Opponents of the Affordable Care Act have spent an estimated $450 million on political ads attacking the law, outspending supporters of Obamacare 15-to-1. But a state-by-state comparison of negative ads and enrollment figures suggests the attacks ads actually increased public awareness of the healthcare program.
Niam Yaraghi, a Brookings Institution expert on the economics of healthcare, based his analysis on recently released data (below) that tallies how much money was spent on anti-Obamacare ads in each state.
He then examined Affordable Care Act (ACA) data to determine enrollment ratios. Although more than 8 million Americans have signed-up to purchase health insurance through the marketplaces during the first open enrollment period, that number masks the tremendous variation in participation across states. For instance, while the enrollment percentage in Minnesota is slightly above 5%, in Vermont, close to 50%of all eligible individuals have signed up for Obamacare.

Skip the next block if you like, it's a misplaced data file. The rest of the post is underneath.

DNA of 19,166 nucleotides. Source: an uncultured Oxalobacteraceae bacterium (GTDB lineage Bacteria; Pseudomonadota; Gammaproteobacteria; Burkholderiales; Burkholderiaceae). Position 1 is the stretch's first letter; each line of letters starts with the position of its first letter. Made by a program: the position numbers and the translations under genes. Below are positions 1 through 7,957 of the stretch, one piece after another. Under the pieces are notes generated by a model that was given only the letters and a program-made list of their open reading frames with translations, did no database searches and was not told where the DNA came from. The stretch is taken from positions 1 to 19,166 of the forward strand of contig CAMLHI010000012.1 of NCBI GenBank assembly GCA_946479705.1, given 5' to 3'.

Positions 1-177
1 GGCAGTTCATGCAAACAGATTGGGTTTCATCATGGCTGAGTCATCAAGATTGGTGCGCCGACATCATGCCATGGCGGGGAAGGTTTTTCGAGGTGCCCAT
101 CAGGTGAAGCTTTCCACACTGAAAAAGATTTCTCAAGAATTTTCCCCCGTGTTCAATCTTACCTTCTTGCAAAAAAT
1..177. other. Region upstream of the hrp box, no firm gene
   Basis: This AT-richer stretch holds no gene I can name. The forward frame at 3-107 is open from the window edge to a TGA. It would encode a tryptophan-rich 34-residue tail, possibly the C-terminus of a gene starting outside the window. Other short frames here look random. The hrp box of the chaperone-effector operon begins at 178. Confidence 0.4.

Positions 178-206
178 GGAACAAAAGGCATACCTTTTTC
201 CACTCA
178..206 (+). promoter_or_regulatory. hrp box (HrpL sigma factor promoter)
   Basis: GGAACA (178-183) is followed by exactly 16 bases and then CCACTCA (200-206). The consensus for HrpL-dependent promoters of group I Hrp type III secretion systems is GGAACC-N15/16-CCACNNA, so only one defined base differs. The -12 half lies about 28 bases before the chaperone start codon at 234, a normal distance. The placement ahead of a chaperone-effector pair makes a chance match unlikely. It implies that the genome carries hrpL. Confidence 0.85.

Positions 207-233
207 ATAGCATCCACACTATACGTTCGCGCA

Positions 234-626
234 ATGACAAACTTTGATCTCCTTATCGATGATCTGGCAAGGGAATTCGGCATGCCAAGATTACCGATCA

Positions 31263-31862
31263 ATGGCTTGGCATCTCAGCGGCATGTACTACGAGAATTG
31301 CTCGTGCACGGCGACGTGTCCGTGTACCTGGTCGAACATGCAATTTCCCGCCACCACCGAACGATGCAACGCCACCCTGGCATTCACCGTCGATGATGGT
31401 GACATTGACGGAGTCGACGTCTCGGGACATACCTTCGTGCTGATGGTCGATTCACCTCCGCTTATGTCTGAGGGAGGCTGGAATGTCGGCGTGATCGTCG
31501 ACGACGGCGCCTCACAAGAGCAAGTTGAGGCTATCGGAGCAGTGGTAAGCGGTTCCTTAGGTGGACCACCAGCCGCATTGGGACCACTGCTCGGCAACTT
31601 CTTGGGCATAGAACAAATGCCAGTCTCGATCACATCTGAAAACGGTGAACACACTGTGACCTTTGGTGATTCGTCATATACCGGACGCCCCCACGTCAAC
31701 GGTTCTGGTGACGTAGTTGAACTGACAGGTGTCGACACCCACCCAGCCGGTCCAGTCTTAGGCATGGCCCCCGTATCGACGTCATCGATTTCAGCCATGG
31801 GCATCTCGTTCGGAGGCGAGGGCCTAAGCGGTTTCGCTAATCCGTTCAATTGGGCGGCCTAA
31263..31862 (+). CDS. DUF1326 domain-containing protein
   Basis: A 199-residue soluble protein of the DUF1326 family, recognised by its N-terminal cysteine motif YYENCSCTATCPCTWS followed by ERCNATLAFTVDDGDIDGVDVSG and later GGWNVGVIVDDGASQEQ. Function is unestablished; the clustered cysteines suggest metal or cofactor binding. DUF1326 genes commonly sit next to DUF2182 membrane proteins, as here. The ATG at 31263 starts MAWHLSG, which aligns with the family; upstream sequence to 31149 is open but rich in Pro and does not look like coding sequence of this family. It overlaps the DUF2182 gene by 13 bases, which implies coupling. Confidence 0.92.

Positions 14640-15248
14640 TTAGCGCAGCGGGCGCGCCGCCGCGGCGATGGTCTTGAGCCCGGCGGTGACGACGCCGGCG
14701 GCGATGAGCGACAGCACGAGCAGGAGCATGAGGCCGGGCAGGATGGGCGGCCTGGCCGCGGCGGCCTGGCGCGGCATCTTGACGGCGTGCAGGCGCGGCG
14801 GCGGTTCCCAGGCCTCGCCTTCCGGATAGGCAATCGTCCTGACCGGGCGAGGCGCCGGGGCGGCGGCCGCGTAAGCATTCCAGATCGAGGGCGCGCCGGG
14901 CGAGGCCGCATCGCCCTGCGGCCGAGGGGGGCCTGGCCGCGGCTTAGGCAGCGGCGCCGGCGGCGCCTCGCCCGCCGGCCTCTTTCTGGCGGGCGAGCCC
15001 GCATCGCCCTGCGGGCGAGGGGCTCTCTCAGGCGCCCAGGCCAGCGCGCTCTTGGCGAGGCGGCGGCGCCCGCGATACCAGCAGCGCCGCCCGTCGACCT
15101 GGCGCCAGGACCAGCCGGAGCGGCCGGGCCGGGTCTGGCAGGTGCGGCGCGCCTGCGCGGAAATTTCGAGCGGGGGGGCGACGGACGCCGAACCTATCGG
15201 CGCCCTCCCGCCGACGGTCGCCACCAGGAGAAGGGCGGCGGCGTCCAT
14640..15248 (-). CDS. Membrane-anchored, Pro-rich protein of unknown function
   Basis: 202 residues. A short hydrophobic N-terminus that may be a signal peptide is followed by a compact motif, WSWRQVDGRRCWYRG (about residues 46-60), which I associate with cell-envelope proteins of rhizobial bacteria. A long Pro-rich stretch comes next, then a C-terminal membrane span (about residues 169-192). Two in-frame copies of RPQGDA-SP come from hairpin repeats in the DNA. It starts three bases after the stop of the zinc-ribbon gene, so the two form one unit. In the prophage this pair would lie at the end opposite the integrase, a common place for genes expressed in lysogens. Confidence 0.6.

Yataghi found that after controlling for other state characteristics such as low per capita income population and average insurance premiums, he observed a positive association between the anti-ACA spending and enrollment:
This implies that anti-ACA ads may unintentionally increase the public awareness about the existence of a governmentally subsidized service and its benefits for the uninsured. On the other hand, an individual's prediction about the chances of repealing the ACA may be associated with the volume of advertisements against it. In the states where more anti-ACA ads are aired, residents were on average more likely to believe that Congress will repeal the ACA in the near future. People who believe that subsidized health insurance may soon disappear could have a greater willingness to take advantage of this one time opportunity.